I have to admit I was a little surprised to see a Pride display at the local Barnes and Noble that still had a copy of I Wish You All The Best. Also for the record, I really dislike the use of the word “important” to designate something genuinely meaningful that everyone should seek out, but this might be one of those titles which actually deserves that term in that sense.
If you can’t imagine the struggle of someone who wants to come out but worries about how it might be taken by those around them, you need to read this. If you imagine you’re an ally and know how to interact with LGBTQIA+ people, you need to read this. If you are LGBTQIA+ yourself, you can probably relate to at least some of the characters and events.
The basic story is that Ben de Becker comes out as non-binary to his (birth sex, not identity) parents a few months before graduating from high school and gets thrown out of the house. The only person they (that’s Ben’s preferred pronoun) can think to call for help is their sister whom they haven’t seen in 10 years since she left home (as in estranged from the family left). Luckily Hannah comes to get Ben, and takes them home with her. Ben now has to figure out how to build a life at Hannah’s with a brother in law they’ve never met and a sister they struggle to connect with, start at a new school, make friends, and figure out what to do with the rest of their life.
Hannah and her husband Thomas are supportive of Ben, Ben makes some friends, reconnects with his artistic talents, and meets Nathan a popular guy at school who takes Ben under his wing. Ben struggles with making friends with Nathan, but they eventually connect at which point Ben has to figure out how to come out again. Ben also has an internet friend who makes a living out of advising and speaking to LGBTQ+ people, Mariam, and their chats are both entertaining and touching.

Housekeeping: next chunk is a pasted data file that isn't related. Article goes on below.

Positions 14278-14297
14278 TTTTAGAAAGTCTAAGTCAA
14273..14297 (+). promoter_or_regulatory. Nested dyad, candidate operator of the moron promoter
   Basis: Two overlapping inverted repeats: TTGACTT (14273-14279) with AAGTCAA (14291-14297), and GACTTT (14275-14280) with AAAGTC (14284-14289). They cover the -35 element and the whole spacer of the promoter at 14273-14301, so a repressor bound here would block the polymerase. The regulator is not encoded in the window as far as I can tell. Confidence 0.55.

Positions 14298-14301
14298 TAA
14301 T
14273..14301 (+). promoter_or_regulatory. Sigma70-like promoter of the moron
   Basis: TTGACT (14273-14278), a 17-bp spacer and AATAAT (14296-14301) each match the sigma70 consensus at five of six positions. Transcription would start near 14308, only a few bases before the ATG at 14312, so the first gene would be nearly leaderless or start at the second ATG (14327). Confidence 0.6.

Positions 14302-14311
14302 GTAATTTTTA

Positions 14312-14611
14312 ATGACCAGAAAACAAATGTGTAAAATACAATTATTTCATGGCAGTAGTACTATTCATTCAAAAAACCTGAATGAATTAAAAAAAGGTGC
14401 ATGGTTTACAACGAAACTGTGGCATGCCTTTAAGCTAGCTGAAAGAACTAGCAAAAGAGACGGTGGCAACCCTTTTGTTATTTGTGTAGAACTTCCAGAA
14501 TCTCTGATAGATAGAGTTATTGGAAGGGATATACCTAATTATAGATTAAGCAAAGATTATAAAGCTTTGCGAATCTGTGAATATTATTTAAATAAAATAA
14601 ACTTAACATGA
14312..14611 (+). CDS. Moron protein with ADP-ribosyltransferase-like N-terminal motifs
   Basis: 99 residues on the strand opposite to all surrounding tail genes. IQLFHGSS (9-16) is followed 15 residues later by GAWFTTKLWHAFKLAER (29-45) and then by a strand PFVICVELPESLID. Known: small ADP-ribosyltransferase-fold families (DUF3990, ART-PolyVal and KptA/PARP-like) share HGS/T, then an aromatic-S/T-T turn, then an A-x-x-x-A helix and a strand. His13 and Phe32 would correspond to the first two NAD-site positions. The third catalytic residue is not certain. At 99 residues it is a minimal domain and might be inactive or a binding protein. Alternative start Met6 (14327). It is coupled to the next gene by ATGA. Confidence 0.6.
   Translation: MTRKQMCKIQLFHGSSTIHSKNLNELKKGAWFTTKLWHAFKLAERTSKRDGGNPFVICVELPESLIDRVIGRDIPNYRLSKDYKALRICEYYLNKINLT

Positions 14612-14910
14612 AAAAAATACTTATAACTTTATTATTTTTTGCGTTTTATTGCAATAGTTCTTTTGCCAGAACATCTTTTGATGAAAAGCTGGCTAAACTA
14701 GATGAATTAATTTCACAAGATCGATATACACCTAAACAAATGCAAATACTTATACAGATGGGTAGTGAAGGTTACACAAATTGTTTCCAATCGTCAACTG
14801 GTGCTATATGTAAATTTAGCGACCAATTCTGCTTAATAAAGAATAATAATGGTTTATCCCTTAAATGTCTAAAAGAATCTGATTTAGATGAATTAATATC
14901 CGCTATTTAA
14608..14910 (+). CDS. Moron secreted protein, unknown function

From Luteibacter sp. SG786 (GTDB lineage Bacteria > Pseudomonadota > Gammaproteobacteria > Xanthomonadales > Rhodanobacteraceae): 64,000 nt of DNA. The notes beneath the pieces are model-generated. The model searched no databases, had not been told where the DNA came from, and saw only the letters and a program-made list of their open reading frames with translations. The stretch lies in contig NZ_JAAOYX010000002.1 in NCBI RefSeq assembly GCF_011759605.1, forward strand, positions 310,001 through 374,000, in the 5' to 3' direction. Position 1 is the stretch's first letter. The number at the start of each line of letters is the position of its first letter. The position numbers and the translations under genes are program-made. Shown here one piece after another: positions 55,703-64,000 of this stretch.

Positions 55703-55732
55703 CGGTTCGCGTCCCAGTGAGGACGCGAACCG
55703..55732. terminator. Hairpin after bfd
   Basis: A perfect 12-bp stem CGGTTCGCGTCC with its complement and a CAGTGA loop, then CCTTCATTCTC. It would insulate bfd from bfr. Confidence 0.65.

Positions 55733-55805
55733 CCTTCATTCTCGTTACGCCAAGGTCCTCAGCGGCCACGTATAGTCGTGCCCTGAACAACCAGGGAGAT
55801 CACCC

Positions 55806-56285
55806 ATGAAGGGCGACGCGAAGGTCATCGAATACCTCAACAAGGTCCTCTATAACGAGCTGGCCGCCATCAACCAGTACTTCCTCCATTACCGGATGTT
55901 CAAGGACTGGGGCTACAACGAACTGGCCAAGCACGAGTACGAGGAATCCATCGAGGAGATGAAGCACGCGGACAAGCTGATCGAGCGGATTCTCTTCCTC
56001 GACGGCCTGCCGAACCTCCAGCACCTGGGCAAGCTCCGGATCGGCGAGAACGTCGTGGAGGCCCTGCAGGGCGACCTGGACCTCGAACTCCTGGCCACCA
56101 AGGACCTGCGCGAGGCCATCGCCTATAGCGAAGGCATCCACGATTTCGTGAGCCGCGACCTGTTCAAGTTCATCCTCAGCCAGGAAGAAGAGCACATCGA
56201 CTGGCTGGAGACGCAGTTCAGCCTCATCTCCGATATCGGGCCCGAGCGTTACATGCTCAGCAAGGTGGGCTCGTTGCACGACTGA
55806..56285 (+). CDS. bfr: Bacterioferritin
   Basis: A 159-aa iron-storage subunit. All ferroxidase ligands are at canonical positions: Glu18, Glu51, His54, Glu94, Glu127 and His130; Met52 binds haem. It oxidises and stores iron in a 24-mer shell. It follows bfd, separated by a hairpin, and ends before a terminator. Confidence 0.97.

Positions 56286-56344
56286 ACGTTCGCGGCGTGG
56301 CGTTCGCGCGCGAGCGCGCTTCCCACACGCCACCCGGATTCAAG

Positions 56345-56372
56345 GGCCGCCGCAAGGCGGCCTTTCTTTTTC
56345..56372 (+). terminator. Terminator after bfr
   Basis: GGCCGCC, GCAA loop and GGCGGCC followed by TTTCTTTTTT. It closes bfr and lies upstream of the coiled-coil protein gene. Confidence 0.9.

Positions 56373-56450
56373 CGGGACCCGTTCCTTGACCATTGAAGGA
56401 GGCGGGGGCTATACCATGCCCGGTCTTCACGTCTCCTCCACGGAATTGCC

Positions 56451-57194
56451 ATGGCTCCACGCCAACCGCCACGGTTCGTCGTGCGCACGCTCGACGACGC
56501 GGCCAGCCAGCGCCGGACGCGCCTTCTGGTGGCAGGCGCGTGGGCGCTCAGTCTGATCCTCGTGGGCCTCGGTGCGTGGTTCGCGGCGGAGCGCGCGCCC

Ben’s parents are textbook how not to respond to someone coming out to you, even beyond the throwing Ben out of the house (“This is confusing for us, we’re trying and we know how this works now because we looked it up on the Internet”). Hannah is the textbook how to respond (basically, “O.K. What’s your pronoun?”). By the end of the novel, Ben has started to come to grips and accept their new life and make some decisions about their future. It’s a happy ending that not everyone gets, which makes it all the more happy. Ben has a plan for after graduation, some family that accepts them as they are, and even a significant other. Read this, not just for the story and the happy ending but for a genuinely realistic perspective of what it can be like being open about identity.